I also get a sinking feeling when people then chirp in about “left wing”, “ring wing”, “progressive”, “traditional” etc when these really have little or no relevance. They just wish to extend the thing further for whatever reason.

      You see, anyone with any common sense at all, which was after all the title of the post, can see the weakness in the points made. Whether it is best to “tell” a kid that a knife is dangerous, or to demonstrate the dangerousness of the knife by cutting a slice of bread, the truth is that one very good way to let a kid learn that playing with knives is dangerous is to let a kid play with knives.

      Clearly to let a very young child simply play with a knife would be foolish as even after they had cut themselves once they might still do the thing again. They would probably not learn.

      I am absolutely sure that many older children do in fact actually “learn” that knives are dangerous when they do play with them, ignoring the advice (teaching) of their parents. Some will actually play with knives because they have been told they are dangerous and should not be played with.

      Telling a child that a knife is “dangerous” does not mean that they will be prevented from playing with them.

      Perhaps allowing kids to play with “slightly sharp” knives and things which will hurt them minimally but teach them and important lesson is actually a good way of going about things. I say that from my experience of being a child, my experience of being an adult, my experience of being a father, my experience of being a grandfather and my experience of being a teacher etc.

      So common sense does not tell me that even though there is a lack of research, it is obvious that in all cases and in all situations playing with knives is not the way to go.

      I also have to laugh, as people who see themselves as “traditional” are often the first first to ask for empirical support. “Evidence based practice” I think they tend to call it. I appreciate that so called “progressives” also often ask for evidence, but you seem to place such a thing firmly in the realm of the “progressive”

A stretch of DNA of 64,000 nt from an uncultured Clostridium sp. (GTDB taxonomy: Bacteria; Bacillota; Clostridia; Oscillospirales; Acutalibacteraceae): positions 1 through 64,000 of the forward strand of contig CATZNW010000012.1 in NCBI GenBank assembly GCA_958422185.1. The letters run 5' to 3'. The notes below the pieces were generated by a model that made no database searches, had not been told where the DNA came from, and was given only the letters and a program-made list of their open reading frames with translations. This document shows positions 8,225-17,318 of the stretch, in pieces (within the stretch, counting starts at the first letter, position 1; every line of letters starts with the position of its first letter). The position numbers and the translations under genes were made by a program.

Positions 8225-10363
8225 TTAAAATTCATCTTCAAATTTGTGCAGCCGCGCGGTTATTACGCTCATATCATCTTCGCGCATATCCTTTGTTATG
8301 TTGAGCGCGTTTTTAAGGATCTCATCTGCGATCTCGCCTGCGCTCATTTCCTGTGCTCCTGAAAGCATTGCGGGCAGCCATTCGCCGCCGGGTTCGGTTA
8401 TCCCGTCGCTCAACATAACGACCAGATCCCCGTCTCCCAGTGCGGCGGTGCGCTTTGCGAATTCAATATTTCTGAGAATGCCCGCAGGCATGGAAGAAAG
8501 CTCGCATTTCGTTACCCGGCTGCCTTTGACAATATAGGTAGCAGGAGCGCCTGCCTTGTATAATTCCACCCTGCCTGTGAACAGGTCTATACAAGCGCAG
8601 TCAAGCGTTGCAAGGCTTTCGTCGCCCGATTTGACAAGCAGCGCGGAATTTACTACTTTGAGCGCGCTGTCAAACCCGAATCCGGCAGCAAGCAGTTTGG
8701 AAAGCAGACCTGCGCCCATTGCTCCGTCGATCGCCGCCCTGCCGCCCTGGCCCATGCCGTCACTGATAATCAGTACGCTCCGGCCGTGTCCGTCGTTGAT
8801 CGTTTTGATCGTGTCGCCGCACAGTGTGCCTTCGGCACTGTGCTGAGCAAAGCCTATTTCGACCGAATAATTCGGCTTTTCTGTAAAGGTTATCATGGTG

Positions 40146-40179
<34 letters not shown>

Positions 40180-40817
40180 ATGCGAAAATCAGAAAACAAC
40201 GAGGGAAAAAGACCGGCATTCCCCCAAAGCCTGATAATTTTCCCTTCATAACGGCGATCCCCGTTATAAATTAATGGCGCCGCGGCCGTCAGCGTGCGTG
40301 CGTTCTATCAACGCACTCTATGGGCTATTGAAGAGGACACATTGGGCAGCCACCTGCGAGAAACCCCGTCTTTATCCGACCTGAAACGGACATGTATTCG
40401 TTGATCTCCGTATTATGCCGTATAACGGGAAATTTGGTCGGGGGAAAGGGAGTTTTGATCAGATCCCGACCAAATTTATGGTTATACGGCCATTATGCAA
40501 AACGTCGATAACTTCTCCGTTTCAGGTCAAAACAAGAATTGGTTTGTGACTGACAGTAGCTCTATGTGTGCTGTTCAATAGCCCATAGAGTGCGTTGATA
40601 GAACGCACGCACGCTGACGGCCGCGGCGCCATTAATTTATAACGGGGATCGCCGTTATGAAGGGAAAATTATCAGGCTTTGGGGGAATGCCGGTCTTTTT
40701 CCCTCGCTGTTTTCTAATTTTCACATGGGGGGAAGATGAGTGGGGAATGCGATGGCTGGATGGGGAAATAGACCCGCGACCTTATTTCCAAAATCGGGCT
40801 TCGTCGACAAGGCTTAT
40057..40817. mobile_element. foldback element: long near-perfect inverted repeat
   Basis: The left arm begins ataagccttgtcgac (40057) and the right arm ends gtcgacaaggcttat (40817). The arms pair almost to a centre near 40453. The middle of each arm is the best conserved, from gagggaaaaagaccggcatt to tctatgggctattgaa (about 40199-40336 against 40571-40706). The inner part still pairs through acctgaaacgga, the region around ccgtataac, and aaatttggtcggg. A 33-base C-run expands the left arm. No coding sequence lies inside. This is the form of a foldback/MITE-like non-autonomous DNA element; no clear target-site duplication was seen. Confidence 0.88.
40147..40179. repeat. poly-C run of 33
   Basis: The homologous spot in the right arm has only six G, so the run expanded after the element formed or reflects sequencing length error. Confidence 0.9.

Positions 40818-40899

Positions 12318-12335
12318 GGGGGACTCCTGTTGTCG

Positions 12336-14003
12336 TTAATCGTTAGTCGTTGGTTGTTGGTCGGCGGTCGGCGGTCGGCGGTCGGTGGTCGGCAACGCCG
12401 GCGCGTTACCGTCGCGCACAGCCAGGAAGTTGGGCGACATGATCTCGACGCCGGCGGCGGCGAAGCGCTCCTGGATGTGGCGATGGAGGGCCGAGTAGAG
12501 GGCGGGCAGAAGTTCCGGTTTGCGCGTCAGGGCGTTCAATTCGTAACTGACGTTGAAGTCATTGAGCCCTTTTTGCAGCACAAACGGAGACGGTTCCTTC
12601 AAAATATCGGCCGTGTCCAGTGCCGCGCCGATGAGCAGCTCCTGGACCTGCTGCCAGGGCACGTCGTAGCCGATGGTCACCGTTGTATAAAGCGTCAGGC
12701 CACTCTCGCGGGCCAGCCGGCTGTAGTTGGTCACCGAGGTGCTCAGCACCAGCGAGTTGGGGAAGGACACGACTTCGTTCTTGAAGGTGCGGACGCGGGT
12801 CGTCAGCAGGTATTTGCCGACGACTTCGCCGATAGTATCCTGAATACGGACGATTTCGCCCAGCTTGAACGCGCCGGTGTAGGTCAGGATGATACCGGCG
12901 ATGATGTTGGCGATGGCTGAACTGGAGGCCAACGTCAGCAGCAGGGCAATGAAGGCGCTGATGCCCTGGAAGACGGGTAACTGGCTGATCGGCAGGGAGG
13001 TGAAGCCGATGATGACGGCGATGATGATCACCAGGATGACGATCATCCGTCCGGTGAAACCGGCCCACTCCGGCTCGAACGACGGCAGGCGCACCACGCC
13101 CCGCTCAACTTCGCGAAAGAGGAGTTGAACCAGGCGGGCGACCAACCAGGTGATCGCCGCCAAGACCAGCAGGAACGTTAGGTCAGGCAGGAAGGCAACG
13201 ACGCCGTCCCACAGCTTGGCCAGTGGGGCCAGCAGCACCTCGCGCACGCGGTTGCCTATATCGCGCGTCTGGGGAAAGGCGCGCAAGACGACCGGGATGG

I am not a progressive or a traditionalist, but I do know that there are some things, in some situations that are learned more effectively by doing the. What Eisner used to refer to in the old days (not the progressive new days) as experiential objectives. I know that there are some things that are more effectively learned by actually doing them, I would be the first to agree that for knowledge transfer, direct instruction/transfer is often the most efficient and sometimes the most effective way of doing the thing.

      For me this is common sense. The same common sense you are advocating if I understand the post correctly.

      The other point I would make, is that it is quite possible to teach a child about the dangers of knives by letting them experiment with them using a variety of approaches which illustrate the harm they can cause while reducing or eliminating the dangers to the child. These ideas would need a little “creativity” as Ken Robinson would call it, but it can easily be achieved.

      I have been reading your blogposts since you started posting them and they always give cause for reflection even if I don’t agree. You do seem however to be drifting towards what I see as that position where it is assumed that because you have a PHD, people should simply take what you say as true. This can be seen elsewhere also where individuals drop “Cambridge” into their bio or as is the case with another blogger who described themselves as a lapsed PHD candidate or similar as if this would give some weight to their arguments, especially when they were “fighting” against others who actually had PHDs.

      I am neither “progressive” nor “traditional”, and I come to this position via common sense. I will have to look at the research around “PHDs” and common sense, or maybe now having read your post here I shouldn’t, or maybe I should.

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      • Explanation, demonstration, imitation, practice. I heard that model of teaching from someone who does military training. That would be the best way to learn how to use a dangerous tool without needless pain. I’m amazed that you could consider letting children play with knives as a better option.